Definition of Tennis Elbow
Our definition would likely be a little more straightforward, like, dull pain on the outer part of the forearm that’s driving me nuts, pissing me off and making it hard to play my best tennis.
Since that’s less than official-sounding description, let’s take a look at how a few reputable resources define tennis elbow.
As defined by MayoClinic:
“Tennis elbow is a painful condition that occurs when tendons in your elbow are overworked, usually by repetitive motions of the wrist and arm. The pain of tennis elbow occurs primarily where the tendons of your forearm muscles attach to a bony bump on the outside of your elbow. Pain can also spread into your forearm and wrist.”
Another by the American Academy of Orthopaedic Surgeons, AAOS:
“Tennis elbow, or lateral epicondylitis, is a painful condition of the elbow caused by overuse. Not surprisingly, playing tennis or other racquet sports can cause this condition. But several other sports and activities can also put you at risk.
Tennis elbow is an inflammation of the tendons that join the forearm muscles on the outside of the elbow. The forearm muscles and tendons become damaged from overuse — repeating the same motions again and again. This leads to pain and tenderness on the outside of the elbow.”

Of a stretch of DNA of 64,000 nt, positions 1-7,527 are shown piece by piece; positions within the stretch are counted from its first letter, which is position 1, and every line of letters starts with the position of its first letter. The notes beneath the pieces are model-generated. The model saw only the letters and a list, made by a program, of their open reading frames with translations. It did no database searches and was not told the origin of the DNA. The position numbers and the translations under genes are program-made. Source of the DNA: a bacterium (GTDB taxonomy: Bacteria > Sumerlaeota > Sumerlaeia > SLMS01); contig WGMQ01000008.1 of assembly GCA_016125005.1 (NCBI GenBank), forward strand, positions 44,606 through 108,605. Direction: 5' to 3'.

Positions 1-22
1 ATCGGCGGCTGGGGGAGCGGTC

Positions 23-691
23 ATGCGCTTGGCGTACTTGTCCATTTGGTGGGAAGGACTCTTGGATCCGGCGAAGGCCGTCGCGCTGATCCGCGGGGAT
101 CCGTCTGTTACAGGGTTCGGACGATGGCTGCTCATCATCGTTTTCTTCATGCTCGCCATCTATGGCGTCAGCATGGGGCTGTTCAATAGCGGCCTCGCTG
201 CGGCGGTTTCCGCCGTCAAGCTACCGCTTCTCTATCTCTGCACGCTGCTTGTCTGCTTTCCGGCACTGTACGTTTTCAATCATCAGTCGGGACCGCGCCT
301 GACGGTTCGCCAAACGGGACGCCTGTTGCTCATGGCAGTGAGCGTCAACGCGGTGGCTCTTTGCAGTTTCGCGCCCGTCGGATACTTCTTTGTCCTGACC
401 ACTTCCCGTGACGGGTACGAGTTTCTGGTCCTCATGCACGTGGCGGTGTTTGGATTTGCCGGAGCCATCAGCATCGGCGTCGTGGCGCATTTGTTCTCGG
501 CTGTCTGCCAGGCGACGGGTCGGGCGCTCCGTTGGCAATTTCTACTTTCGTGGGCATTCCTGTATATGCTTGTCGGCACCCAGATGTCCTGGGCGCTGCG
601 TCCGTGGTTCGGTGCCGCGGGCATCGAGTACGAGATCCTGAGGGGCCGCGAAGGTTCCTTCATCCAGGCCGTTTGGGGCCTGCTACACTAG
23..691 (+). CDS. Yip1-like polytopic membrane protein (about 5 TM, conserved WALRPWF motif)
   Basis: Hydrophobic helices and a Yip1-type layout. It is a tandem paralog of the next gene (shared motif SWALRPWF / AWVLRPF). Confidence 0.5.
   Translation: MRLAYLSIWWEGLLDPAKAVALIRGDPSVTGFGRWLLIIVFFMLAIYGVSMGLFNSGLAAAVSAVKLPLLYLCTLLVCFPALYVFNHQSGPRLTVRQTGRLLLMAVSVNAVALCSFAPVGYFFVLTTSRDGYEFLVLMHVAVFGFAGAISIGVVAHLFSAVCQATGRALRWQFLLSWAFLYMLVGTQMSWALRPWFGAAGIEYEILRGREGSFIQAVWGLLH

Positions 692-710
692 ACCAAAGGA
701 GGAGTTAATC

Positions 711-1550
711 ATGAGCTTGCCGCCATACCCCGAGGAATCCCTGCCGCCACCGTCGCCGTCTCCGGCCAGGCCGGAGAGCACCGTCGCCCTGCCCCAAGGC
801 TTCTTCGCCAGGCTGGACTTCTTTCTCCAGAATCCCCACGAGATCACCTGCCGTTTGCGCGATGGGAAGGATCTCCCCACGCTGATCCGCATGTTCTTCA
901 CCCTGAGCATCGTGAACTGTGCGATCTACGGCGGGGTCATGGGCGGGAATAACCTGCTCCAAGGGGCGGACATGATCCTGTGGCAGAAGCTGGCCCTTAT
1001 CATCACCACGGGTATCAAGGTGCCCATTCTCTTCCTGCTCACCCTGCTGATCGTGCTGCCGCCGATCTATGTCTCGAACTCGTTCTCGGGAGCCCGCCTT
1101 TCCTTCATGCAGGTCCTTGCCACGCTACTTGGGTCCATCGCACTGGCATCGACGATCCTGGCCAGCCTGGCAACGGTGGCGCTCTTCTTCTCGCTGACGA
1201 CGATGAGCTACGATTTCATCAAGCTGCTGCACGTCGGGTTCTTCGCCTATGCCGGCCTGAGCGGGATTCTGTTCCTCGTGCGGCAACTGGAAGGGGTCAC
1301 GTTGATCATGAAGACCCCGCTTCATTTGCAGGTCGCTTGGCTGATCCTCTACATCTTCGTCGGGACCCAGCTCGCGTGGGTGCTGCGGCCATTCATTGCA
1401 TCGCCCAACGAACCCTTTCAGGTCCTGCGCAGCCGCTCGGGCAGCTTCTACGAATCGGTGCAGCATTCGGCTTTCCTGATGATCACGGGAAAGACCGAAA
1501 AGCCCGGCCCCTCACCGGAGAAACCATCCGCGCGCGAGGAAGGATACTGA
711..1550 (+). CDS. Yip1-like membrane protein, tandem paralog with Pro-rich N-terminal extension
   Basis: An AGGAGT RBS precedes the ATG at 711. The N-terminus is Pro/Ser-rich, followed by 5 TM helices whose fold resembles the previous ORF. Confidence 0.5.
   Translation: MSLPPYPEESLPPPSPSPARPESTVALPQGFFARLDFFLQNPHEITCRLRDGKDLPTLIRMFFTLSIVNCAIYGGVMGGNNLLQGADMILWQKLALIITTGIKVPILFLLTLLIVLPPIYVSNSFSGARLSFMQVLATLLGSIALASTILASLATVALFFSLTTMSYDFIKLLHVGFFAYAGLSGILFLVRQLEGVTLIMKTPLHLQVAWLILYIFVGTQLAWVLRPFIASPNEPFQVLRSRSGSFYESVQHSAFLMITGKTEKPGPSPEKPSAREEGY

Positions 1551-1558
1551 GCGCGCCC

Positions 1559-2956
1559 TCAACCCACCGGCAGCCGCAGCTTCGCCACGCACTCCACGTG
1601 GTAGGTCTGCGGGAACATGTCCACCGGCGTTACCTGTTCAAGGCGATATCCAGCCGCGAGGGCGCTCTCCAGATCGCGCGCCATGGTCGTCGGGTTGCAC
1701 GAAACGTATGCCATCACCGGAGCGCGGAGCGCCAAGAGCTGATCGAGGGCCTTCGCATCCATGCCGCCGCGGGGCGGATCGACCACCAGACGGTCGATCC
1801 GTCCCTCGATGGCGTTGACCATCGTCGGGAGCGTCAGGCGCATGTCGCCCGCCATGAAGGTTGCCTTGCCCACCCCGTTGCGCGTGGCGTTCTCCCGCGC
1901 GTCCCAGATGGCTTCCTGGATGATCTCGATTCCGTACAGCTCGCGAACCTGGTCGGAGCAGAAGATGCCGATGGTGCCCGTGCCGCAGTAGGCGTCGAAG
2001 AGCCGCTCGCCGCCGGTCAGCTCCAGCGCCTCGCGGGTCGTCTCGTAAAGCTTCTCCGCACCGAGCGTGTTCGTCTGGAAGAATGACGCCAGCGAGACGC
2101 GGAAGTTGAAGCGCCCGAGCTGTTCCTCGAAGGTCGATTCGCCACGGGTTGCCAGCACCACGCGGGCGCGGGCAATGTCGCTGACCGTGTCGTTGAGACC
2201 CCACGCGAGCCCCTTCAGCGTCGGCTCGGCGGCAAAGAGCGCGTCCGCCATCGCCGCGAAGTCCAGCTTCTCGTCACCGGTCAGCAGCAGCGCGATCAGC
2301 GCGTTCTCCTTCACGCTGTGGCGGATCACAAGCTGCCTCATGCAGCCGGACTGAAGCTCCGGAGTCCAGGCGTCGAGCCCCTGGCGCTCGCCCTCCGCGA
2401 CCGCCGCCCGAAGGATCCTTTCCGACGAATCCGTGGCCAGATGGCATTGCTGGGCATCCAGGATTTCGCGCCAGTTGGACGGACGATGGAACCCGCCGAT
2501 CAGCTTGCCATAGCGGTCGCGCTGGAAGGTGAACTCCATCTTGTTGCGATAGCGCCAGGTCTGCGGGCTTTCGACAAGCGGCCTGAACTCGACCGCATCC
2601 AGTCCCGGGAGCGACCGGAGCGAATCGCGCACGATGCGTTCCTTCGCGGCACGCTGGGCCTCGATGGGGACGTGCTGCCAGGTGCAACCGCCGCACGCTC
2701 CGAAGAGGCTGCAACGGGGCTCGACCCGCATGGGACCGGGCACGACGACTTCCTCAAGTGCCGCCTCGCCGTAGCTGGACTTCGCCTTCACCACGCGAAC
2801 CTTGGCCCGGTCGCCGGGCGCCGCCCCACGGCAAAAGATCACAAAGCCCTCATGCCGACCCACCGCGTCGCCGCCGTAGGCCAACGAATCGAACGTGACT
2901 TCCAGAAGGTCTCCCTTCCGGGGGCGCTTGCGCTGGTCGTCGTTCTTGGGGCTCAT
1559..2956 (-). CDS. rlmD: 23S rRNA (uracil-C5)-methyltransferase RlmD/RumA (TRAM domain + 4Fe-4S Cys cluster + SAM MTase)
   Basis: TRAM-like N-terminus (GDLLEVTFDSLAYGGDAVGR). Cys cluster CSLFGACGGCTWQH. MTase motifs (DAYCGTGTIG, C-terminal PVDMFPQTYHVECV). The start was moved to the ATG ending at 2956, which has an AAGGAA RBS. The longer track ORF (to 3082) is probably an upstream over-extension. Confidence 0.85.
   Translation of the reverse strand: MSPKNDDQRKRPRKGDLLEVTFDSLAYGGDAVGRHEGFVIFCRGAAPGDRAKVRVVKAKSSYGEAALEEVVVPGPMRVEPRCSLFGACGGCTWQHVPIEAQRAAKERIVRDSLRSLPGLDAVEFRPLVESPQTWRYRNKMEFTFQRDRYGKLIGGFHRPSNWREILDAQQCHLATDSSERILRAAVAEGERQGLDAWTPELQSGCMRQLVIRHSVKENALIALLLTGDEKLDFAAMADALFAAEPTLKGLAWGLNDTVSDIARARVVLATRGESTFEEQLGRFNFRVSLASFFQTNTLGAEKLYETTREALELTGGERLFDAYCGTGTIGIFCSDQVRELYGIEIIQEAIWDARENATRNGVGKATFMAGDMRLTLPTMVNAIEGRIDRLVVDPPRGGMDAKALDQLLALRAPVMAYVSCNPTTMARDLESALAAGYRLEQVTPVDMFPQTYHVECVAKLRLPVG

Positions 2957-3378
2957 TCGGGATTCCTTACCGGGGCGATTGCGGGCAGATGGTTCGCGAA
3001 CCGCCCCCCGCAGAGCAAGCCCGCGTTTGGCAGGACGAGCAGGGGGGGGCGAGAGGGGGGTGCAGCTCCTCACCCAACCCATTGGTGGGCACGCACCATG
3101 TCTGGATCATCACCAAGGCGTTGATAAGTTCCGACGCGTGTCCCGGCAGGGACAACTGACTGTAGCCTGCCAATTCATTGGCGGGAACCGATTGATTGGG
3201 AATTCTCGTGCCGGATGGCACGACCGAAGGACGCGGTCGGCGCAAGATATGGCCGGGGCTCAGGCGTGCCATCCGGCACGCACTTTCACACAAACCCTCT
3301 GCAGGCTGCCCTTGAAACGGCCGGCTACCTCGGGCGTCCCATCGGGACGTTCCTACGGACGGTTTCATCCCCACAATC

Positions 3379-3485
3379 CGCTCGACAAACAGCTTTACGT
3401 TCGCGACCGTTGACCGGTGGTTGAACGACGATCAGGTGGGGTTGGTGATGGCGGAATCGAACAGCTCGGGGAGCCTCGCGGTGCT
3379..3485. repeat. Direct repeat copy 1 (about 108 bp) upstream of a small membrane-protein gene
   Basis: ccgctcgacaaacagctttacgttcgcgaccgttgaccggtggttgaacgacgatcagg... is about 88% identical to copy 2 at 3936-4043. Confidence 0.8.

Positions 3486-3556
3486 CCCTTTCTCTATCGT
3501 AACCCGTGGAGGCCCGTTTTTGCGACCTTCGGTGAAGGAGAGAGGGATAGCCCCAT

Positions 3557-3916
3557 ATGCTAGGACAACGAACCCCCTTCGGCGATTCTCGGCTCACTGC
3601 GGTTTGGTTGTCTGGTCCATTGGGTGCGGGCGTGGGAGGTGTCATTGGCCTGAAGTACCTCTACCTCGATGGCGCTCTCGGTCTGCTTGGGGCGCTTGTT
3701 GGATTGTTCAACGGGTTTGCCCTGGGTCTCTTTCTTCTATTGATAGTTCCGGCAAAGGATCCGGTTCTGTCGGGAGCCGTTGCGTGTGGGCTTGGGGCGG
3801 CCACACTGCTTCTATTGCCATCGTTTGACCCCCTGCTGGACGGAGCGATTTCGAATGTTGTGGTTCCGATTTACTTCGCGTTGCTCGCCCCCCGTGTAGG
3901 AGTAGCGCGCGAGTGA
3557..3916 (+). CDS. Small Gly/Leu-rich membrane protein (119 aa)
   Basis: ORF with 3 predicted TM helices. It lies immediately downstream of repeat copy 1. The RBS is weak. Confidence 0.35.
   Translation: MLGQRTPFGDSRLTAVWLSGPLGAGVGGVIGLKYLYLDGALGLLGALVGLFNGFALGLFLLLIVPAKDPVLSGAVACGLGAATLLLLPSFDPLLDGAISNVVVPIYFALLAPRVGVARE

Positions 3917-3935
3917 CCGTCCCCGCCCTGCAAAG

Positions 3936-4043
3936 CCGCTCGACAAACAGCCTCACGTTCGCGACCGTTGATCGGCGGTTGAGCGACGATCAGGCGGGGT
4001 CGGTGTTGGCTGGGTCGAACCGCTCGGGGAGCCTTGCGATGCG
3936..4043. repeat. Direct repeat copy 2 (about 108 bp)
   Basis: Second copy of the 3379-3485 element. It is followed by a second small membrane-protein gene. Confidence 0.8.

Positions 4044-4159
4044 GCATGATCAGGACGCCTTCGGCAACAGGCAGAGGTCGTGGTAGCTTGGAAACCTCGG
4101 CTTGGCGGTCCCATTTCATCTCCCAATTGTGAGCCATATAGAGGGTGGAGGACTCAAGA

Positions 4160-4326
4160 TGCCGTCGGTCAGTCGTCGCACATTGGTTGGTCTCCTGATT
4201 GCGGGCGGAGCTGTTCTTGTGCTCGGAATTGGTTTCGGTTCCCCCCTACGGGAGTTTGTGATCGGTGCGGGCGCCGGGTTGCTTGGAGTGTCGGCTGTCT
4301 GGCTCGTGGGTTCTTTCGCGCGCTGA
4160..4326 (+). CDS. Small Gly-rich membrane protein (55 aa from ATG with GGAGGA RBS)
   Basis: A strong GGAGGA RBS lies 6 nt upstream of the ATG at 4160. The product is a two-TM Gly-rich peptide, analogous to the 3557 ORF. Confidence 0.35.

One more by, MedicineNet:
“Tennis elbow is a condition that produces severe, burning pain over the bone at the side of the elbow. The pain results from inflammation of the tendon that attaches muscle to the bony projection (called the epicondyle) on the outside of the elbow.
Tennis elbow usually begins with mild pain and can worsen over time. The pain is exacerbated by pressing on the affected area or by lifting objects, particularly with extension of the wrist. Using a screwdriver can worsen the injury and cause pain. In advanced cases, even simple movements of the elbow joint can produce pain.”
There’s no doubt, tennis elbow sucks, but how can we be sure we’re dealing with tennis elbow? Truthfully, the best way to know for sure is to have a doctor diagnose you. However, let’s take a look at some of the common symptoms that would help you recognize your plight.